Engineers find it easy to light our cities with electrical power generated at some distance from the city. It never occurs to astronomers that Nature uses the same simple method of lighting galaxies. They have never considered that stars might be a cosmic electrical phenomenon, like streetlights tracing the path of power lines. It was Dr. Charles Bruce, a fellow of the Institute of Electrical Engineers as well as of the Royal Astronomical Society, whose work on lightning allowed him to identify electrical activity on the Sun, on stars and in galaxies.
The Nobel Prize winning Hannes Alfvén was trained as an electrical engineer but went on to produce much of the theoretical underpinning of electrical behavior in the Electric Universe. An article about his work with the title “Alfvén’s Electric Universe” appeared in the Boston Globe on Monday, March 20, 1989. Alfvén insisted that it was of prime importance to understand cosmic circuitry. But astronomers ignored him.
So discoveries about lightning and auroras continue to surprise physicists even in this space age. Perhaps there is a good reason for this. Our Earthly experience is one of solids, liquids and gases. The region we inhabit between the ionosphere, some 80km above us, and the surface of the Earth, is one of the rarest environments in the universe. We inhabit part of the .001% or less of the universe where plasma is not to be found naturally except in the lightning bolt and occasional aurora. Plasma has been termed ‘the fourth state of matter’ but in view of its ubiquity it would be better termed ‘the fundamental state of matter.’
It is a state where neutral atoms are mixed with charged particles, positive and negative. These particles may be as small as electrons and protons or may range up to the size of molecules and dust particles. In a gaseous plasma, like we find throughout the universe, the charged particles respond more strongly to electromagnetic forces than they do to mechanical or gravitational forces. One of the results we see in lightning is the constriction of electric currents to form long filaments. And the filamentary nature of plasma in space is well documented. No dark matter, sprinkled where required to save a theory, is necessary.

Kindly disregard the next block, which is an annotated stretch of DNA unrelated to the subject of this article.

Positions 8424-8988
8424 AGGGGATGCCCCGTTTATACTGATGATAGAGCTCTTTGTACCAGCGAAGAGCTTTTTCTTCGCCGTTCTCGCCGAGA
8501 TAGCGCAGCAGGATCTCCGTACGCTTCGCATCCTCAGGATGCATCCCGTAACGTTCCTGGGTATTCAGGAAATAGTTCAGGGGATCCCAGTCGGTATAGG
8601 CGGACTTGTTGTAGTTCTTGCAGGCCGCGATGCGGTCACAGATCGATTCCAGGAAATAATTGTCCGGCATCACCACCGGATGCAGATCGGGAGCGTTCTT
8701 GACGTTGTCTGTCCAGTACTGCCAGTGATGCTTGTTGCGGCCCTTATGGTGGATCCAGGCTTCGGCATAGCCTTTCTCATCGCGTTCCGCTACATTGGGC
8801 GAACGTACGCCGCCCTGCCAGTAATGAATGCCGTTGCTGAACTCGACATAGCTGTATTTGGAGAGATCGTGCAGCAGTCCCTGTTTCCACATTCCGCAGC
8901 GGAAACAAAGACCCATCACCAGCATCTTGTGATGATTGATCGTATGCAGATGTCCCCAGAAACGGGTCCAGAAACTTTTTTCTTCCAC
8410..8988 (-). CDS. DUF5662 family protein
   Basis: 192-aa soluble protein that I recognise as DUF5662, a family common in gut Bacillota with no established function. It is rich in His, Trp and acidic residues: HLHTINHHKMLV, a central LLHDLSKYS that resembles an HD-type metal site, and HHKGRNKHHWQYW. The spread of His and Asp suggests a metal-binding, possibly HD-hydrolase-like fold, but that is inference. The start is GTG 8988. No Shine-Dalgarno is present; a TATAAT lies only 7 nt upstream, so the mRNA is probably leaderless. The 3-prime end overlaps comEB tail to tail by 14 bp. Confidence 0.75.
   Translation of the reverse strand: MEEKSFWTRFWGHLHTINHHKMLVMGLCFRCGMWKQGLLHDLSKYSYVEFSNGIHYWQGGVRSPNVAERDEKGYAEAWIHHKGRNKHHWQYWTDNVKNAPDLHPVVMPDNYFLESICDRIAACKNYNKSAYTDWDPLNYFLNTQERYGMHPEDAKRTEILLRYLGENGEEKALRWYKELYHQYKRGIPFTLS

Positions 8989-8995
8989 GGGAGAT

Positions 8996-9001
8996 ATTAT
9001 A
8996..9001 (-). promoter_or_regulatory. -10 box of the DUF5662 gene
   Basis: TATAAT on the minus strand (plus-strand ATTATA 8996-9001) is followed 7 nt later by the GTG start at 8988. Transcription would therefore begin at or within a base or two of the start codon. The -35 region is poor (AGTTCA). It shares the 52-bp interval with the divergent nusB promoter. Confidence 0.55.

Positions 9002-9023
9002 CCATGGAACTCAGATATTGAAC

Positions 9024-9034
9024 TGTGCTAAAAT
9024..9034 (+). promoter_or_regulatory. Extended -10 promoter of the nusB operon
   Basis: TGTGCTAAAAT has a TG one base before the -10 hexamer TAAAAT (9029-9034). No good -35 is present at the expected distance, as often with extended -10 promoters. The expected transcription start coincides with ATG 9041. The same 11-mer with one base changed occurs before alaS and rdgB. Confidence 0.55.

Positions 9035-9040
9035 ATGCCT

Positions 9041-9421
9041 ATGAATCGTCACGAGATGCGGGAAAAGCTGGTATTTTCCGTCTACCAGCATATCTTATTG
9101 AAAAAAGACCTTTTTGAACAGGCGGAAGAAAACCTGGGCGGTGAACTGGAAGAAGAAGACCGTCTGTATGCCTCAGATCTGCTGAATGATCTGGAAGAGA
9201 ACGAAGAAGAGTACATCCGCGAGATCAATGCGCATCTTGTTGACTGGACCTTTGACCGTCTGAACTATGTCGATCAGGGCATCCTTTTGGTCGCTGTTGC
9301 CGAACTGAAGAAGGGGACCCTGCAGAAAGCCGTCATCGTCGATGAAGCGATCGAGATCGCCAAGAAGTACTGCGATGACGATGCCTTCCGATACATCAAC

The Electric Universe assumes that Nature is not wilfully hiding her secrets. The complexity we observe in the universe comes from very simple electrical principles, some of which can be tested with very simple apparatus. Science is open to everyone. The visible universe is an electrical phenomenon, from the structure of subatomic particles to the superclusters of galaxies in deep space.
The Electric Universe model is simple enough that it can be taught to young children, but it first requires that cosmology is actually included in the science curriculum and then treated with a reasonable level of importance (the subject of a forthcoming article). For the more mature student, the science curriculum should include studying the behaviour of electricity in gases. Everyone is familiar with lightning. Most have seen fluorescent and neon lights. And the writhing “life-like” filaments in the novelty ‘plasma ball’ are a favorite with kids. But familiarity with lightning and neon lights does not equate with understanding. Lightning and the plasma behavior inside those glass tubes and balls are a mystery to almost everyone. Yet the environment inside those objects most closely equates to that of the rest of the universe.
The outgoing president of the International Astronomical Union (IAU) 2009, Catherine Cesarsky, said recently:
“I think young scientists should guard themselves against brainwashing. They should look beyond the road maps, even if we put the best we know in them. Also, they should resist specializing too much at the cost of the big picture. The best way to escape [the] bandwagon effect is to look at things from a distance, to connect different ideas.”
It is time for another idea in astronomy. The Electric Universe is a new ‘big picture’ of the universe that “looks at things from a distance and connects different ideas.” If science has become ‘show biz,’ the broad panorama of the Electric Universe is fitted for an Imax theatre show like nothing else before it. The Electric Universe releases us from the confining eggshell of big bang metaphysics and propels us into the real universe. Our future depends on it. The possible scientific, technological and cultural advances will be, as Arthur C. Clarke so ably expressed it, “indistinguishable from magic.”
My thanks to Bob Johnson and Gerald Pecksen for their help in London and their valuable views about an Electric Revolution.